Social Phobia

Social Phobia

 

This weathered leather chair

sits before me.

Its aged skin

screams mortality.

Sitting still

With an identity actualized

By the world:

Simply a chair

that cannot think.

 

For now,

I sit apart

Existing in between

syllables that ring

like

one, two, three

tolls of a bell

cracking the night’s silence—

pulling me away

from one truism:

Unique is ok.

 

Observe me while you will

With your gold plated spectacles

That scream scrutiny,

And observe:

climb the stairs of my throat

up my brain stem

into my brain,

see my mind

separated like chloroform

severing consciousness.

 

I look upon the

screen that plays my thoughts,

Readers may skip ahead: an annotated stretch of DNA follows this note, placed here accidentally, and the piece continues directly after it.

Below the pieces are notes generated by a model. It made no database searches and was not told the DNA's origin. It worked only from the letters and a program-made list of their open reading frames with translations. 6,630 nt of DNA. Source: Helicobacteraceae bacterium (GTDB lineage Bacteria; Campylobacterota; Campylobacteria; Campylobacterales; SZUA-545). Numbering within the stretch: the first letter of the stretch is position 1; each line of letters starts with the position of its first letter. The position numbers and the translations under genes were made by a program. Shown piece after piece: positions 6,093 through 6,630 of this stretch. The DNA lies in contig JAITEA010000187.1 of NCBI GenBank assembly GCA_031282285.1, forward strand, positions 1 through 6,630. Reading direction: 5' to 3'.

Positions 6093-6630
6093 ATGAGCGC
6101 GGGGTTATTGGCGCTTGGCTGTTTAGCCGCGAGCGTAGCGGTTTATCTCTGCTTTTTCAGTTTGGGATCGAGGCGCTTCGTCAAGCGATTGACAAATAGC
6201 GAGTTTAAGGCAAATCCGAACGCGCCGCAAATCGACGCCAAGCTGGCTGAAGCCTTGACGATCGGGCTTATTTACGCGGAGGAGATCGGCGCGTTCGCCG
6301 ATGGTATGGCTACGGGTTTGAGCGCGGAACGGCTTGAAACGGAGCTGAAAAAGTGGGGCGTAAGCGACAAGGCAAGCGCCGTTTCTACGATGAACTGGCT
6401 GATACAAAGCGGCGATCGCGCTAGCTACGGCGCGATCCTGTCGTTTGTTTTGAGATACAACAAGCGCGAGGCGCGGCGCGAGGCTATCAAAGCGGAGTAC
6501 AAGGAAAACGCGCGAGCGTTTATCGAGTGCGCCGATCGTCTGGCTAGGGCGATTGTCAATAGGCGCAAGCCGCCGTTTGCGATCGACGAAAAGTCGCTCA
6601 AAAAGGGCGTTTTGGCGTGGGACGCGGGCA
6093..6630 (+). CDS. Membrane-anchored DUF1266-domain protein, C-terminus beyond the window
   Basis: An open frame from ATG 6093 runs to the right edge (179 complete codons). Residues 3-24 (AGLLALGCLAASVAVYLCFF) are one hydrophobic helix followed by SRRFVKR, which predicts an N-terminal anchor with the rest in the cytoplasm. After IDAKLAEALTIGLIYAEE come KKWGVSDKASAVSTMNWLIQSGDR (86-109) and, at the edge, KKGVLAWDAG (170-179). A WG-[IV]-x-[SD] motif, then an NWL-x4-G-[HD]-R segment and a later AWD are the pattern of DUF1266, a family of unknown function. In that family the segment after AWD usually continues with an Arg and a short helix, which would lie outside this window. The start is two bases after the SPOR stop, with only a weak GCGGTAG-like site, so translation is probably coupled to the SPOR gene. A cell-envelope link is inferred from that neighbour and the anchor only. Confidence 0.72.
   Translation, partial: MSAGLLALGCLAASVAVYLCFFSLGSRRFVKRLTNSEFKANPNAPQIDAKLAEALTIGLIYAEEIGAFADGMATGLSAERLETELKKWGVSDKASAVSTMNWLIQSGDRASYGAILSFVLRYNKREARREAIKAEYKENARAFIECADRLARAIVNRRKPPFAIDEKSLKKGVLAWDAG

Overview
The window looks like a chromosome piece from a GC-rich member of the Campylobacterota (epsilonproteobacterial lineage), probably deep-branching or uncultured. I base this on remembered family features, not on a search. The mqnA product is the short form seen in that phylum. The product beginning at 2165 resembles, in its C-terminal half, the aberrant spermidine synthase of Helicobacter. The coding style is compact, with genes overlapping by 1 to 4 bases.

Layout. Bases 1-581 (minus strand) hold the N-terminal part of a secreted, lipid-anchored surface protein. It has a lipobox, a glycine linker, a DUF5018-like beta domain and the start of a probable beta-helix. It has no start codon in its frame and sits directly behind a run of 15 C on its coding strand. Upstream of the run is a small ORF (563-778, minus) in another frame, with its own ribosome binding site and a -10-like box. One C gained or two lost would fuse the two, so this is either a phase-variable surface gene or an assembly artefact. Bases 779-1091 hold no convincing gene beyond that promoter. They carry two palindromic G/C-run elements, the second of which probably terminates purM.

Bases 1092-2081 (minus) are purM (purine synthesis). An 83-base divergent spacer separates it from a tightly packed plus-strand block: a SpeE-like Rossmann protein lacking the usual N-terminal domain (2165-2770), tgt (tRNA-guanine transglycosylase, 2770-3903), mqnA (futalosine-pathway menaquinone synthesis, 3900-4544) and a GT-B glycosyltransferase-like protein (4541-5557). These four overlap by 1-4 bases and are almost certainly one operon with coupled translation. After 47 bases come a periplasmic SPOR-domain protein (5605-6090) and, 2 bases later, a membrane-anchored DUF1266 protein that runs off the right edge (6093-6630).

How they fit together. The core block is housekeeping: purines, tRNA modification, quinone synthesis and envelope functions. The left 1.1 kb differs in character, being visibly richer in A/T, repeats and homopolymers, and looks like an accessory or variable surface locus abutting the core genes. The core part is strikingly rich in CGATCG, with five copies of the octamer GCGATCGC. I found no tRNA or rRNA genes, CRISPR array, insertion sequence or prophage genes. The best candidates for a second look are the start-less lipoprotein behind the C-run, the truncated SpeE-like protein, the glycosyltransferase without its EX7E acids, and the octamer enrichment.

unraveled

geometric patterns

that will never connect,

a skeleton smashed,

its alabaster bones

lain strew:

the delusion of my social interactions.

 

A knife,

a blood streaked screen.

I commit suicide once in my mind,

then in reality:

impulses exploding,

spattering a deep red.

Behold my actions spawned

from my thoughts

encrypted

like the DNA of an alien

pouring

from the faucet

of my mind

into reality—distorted, cryptic patterns of my daily

social logs.

I remain a puddle

without a ripple,

frozen over, cracked.

 

The doctor says this is irrational,

But I just don’t know.

 

For now,

I will sit

In this weathered leather chair,

comfy as it envelops my aura

with the same simplicity

as stars falling upon the night.

 

 

 

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